Agricultural Environmental Management
Agricultural environmental management
The complex interaction of agriculture and environment has been an issue since the beginning of man. Humans grow food to eat and also hunt animals that depend on natural resources for healthy ongoing habitats. Therefore, the world's human population must balance farming activities with maintaining natural resources. The term agriculture originally meant the act of cultivating fields or growing crops. However, it has expanded to include raising livestock as well.
When early settlers began farming and ranching in the United States, they faced pristine wilderness and open prairies. There was little cause for concern about protecting the environment or population and for two centuries, the country's land and water were aggressively used to create a healthy supply of ample food for Americans. In fact, many American families settled in rural areas and made a living as farmers and ranchers, passing the family business down through generations. By the 1930s, the federal government began requiring farmers to idle certain acres of land to prevent oversupply of food and to protect exhausted soil .
Since that time, agriculture has become a complex science, as farmers must carefully manage soil and water to lessen risk of degrading the soil and its surrounding environment or depleting water tables beneath the land's surface. In fact, farming and ranching present several environmental challenges that require careful management by farmers and local and federal regulatory agencies that guide their activities. The science of applying principles of ecology to agriculture is called agroecology . Those involved in agroecology develop farming methods that use fewer synthetic (man-made) pesticides and fertilizers and encourage organic farming. They also work to conserve energy and water.
Soil erosion , converting land to agricultural use, introduction of fertilizer and pesticides, animal wastes, and irrigation are parts of farming that can lead to changes in quality or availability of water. An expanding human population has lead to increased farming and accelerated soil erosion. When soil has a low capacity to retain water, farmers must pump groundwater up and spray it over crops. After years of doing so, the local water table will eventually fall. This can impact native vegetation in the area.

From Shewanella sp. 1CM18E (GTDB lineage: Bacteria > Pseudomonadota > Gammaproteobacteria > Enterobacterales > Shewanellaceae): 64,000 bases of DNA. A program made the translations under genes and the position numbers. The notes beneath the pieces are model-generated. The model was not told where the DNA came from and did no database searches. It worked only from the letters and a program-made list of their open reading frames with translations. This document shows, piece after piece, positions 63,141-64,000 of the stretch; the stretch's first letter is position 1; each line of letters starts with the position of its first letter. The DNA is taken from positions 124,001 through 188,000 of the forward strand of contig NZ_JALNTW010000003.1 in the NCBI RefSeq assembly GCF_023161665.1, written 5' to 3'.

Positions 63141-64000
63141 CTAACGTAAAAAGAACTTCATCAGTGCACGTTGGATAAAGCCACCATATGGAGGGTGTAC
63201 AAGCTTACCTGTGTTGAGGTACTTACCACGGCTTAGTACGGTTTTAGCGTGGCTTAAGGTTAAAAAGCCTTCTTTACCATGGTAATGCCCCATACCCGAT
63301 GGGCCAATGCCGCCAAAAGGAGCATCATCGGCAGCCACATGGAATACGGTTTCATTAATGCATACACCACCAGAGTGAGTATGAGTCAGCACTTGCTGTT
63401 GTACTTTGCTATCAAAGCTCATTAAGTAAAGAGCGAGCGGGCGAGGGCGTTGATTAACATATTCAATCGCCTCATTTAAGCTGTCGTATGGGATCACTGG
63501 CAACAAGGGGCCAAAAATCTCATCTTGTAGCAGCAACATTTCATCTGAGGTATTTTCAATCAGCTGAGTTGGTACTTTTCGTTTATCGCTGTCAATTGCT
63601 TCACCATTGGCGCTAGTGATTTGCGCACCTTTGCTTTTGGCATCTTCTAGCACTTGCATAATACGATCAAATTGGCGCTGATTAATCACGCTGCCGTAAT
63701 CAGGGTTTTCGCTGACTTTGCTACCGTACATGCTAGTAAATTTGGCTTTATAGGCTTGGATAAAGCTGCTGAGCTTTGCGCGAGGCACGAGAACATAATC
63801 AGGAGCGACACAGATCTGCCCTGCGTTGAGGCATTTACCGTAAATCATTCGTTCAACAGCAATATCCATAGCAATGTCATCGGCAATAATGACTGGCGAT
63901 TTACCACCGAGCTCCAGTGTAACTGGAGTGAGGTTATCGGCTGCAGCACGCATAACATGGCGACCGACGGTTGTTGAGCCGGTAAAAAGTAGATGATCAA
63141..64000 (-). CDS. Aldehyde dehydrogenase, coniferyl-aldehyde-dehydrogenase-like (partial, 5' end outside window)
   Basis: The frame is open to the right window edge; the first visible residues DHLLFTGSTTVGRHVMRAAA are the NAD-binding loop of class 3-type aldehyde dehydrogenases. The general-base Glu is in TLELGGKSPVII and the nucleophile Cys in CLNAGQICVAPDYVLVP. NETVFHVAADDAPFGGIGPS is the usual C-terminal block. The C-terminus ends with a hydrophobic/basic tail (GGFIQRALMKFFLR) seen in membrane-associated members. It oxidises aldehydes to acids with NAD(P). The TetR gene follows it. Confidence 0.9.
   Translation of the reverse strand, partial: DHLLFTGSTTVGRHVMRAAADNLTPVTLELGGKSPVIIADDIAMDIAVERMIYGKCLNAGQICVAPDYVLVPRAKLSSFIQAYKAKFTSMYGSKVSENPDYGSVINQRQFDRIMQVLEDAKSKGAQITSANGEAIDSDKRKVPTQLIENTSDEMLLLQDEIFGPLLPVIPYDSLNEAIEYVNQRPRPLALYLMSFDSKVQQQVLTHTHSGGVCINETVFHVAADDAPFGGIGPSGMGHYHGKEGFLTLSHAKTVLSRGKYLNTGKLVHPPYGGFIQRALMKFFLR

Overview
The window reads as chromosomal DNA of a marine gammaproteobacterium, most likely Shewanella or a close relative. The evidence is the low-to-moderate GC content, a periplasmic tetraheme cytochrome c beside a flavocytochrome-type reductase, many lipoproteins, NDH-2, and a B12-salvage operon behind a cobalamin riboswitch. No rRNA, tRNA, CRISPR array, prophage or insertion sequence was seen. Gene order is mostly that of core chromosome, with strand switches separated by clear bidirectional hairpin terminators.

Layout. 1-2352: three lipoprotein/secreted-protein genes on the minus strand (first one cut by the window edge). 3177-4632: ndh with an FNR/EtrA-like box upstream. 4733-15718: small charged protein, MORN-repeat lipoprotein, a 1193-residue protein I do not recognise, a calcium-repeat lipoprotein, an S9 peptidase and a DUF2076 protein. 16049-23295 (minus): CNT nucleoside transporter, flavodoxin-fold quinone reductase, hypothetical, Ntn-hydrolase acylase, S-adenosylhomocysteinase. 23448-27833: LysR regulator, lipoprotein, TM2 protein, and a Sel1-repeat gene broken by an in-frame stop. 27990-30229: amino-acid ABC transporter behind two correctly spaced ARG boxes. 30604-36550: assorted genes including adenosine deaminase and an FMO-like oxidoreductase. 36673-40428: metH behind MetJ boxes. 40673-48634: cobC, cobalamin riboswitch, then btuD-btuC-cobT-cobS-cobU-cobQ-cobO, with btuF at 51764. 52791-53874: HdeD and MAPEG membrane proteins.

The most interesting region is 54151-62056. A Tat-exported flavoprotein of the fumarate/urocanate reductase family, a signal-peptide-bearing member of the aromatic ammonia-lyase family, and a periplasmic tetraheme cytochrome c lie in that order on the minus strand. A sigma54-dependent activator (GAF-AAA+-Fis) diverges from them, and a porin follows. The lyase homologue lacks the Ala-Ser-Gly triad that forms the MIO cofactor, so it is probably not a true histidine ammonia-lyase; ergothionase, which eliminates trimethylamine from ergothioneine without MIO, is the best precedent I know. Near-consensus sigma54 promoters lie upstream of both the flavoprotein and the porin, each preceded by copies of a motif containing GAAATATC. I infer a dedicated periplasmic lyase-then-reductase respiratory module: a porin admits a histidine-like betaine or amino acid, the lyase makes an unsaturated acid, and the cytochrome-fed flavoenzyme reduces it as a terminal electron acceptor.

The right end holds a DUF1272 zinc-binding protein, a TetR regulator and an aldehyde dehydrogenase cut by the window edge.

The industry calls the balance of environment and lessening of agricultural effects sustainability or sustainable development . In some parts of the world, like in the High Plains of the United States or parts of Saudi Arabia, populations and agriculture are depleting water aquifers faster than the natural environment can replenish them. Sustainable development involves dedicated, scientifically based plans to ensure that agricultural activity is managed in such a way that aquifers are not prematurely depleted.
Agroforestry is a method of cultivating both crops and teres on the same land. Between rows of trees, farmers plant agricultural crops that generate income during the time it takes the trees to grow mature enough to produce earnings from nuts or lumber.
Increased modernization of agriculture also impacts the environment. Traditional farming practice, which continues in underdeveloped countries today, consists of subsistence agriculture. In subsistence farming, just enough crops and livestock are raised to meet the needs of a particular family. However, today large farms produce food for huge populations. More than half of the world's working population is employed by some agricultural or agriculturally associated industry. Almost 40% of the world's land area is devoted to agriculture (including permanent pasture). The growing use of machines, pesticides and man-made fertilizers have all seriously impacted the environment.
For example, the use of pesticides like DDT in the 1960s were identified as leading to the deaths of certain species of birds. Most western countries banned use of the pesticides and the bird populations soon recovered. Today, use of pesticides is strictly regulated in the United States.
Many more subtle effects of farming occur on the environment. When grasslands and wetlands or forests are converted to crops, and when crops are not rotated, eventually, the land changes to the point that entire species of plants and animals can become threatened. Urbanization also imposes onto farmland and cuts the amount of land available for farming.